What Makes Stock Prices Go Up or Down? Here Are the Reasons

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Stock prices go up and down based on supply and demand. When people want to buy a stock versus sell it, the price goes up. If people want to sell a stock versus buying it, the price goes down.

Forecasting whether there will be more buyers or sellers of a certain stock requires additional research, however. Buyers are attracted to stocks for any number of reasons, from low valuation to new product lines to market hype.

Learning how the stock exchange works is the first step in understanding the factors that make a stock go up and down; knowing what makes stocks valuable can help you predict which ones are more likely to rise.

What Makes a Stock Price Go Up?

A stock is simply an ownership share in a physical company. Stock shares allow investors to buy or sell an interest in a company on an exchange through a bidding process. Sellers indicate prices at which they are asking to give up their shares, and buyers similarly post prices at which they’re bidding to buy shares. This is known as the bid-ask spread.

supply and demand and how it makes a stock go up or down

Supply refers to the number of investors willing to sell their shares. Demand refers to the number of investors willing to buy shares. When more buyers are willing to pay sellers’ asking price than sellers are asking for that price, a stock price will go up to the next level at which sellers are asking. Here’s a simplified example of how supply and demand work in the market:

An Example of Supply and Demand


  1. Investor A offers $10 to buy a stock.
  2. Investor B offers $10.10 to buy a stock.
  3. Investor C offers $10.20 to buy a stock.


  1. Investor D asks $10.10 to sell the stock.
    • The first published trade occurs at $10.10, when Investor B buys from Investor D.
  2. Investor E asks $10.20 to sell the stock
    • This trade occurs when Investor C enters the market and pays $10.20.
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This shows how investor demand can drive up the price of a stock. After the first trade at $10.10, no more sellers are willing to accept such a low price. The next trade occurs at $10.20, as the demand to pay a higher price exceeds the willingness of sellers to accept a lower price.

What Makes a Stock More Valuable?

When there is high demand — that is, having more buyers than sellers — is what physically drives up a stock price, buyers must be attracted to the stock for that to happen. One of the factors that drive demand is valuation. Companies can be valued in several different ways, but earnings per share, which represents a company’s profitability, and the price-to-earnings ratio, which compares a company’s share price to its earnings per share, are two common factors in the equation.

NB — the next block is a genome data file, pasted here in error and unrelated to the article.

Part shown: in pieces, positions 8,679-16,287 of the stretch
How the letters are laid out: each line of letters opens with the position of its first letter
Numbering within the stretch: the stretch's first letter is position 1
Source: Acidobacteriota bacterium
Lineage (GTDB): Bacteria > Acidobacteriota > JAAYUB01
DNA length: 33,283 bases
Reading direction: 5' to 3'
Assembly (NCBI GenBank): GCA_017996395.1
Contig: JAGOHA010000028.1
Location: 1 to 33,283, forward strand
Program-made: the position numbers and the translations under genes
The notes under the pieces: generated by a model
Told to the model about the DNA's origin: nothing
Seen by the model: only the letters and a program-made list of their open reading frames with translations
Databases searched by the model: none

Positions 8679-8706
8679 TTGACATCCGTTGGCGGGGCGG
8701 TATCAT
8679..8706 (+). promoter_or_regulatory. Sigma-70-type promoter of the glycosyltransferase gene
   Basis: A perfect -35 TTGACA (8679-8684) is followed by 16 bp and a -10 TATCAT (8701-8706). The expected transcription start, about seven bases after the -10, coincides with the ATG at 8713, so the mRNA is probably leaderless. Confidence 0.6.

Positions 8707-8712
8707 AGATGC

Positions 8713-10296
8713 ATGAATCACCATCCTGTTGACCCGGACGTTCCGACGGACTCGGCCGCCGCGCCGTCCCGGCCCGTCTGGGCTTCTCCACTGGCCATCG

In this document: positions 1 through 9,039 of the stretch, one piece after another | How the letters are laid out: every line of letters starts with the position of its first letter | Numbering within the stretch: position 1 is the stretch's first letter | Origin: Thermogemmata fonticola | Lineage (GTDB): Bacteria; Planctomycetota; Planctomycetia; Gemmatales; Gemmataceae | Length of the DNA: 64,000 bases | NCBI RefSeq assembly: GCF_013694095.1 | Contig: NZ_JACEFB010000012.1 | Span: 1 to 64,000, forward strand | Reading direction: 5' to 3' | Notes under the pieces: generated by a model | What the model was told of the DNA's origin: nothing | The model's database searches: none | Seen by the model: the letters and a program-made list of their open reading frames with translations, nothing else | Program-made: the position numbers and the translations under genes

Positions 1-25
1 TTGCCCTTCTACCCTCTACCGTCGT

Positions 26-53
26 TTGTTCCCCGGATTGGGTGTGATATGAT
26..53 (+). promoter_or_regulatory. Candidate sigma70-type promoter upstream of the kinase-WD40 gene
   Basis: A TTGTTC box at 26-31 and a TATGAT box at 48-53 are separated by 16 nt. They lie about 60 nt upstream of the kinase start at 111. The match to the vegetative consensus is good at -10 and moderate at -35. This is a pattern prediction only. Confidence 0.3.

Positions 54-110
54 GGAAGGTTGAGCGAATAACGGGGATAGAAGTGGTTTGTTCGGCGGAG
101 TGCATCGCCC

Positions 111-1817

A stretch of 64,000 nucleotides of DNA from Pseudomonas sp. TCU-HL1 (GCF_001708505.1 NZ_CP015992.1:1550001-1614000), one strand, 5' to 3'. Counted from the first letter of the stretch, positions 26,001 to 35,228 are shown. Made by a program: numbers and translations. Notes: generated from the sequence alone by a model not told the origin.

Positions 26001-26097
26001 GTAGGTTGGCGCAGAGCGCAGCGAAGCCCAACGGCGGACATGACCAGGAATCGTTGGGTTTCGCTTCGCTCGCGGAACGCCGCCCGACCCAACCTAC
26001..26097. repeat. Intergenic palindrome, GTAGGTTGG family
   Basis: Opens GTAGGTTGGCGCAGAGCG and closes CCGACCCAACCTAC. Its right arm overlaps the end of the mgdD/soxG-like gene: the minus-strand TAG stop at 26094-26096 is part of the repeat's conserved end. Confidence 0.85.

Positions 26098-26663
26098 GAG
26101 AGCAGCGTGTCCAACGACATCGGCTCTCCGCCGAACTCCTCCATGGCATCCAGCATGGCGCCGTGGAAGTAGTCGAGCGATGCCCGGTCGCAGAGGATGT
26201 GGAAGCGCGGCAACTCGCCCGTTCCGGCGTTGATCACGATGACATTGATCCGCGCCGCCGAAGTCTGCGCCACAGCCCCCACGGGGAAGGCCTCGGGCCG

Profitability and Stock Interest

Earnings per share represent a company’s profitability. It’s also a metric for comparison to other companies in a particular industry. For example, if one company in the same business is twice as profitable as a competitor, it’s more likely to draw investors’ interest.

EPS is calculated by dividing a company’s profit by the number of its outstanding shares. If Company A had $1 million in profits last year and one million shares outstanding, it would have had an EPS of $1. If it has $2 million in profits this year and one million outstanding shares, it’ll have an EPS of $2.

Compare that to Company B, with $10 million in profits last year with 20 million shares outstanding, giving Company B an EPS of just 50 cents even though it had larger profits than Company A. If Company B has $15 million in profits this year with 20 million shares outstanding, its EPS will be 75 cents. Despite having higher profits last year and a larger increase in profits this year, Company A’s valuation is higher because its EPS is higher.

Generally speaking, investors are more interested in companies with rising earnings.

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The P/E ratio is another metric for comparison that investors use to value stocks. The P/E ratio simply consists of a stock price divided by its EPS. If Company A’s stock price is $50 and its EPS is $1, its P/E ratio is 50. If Company B’s stock price is $50 and its EPS is 50 cents, its P/E ratio is 100.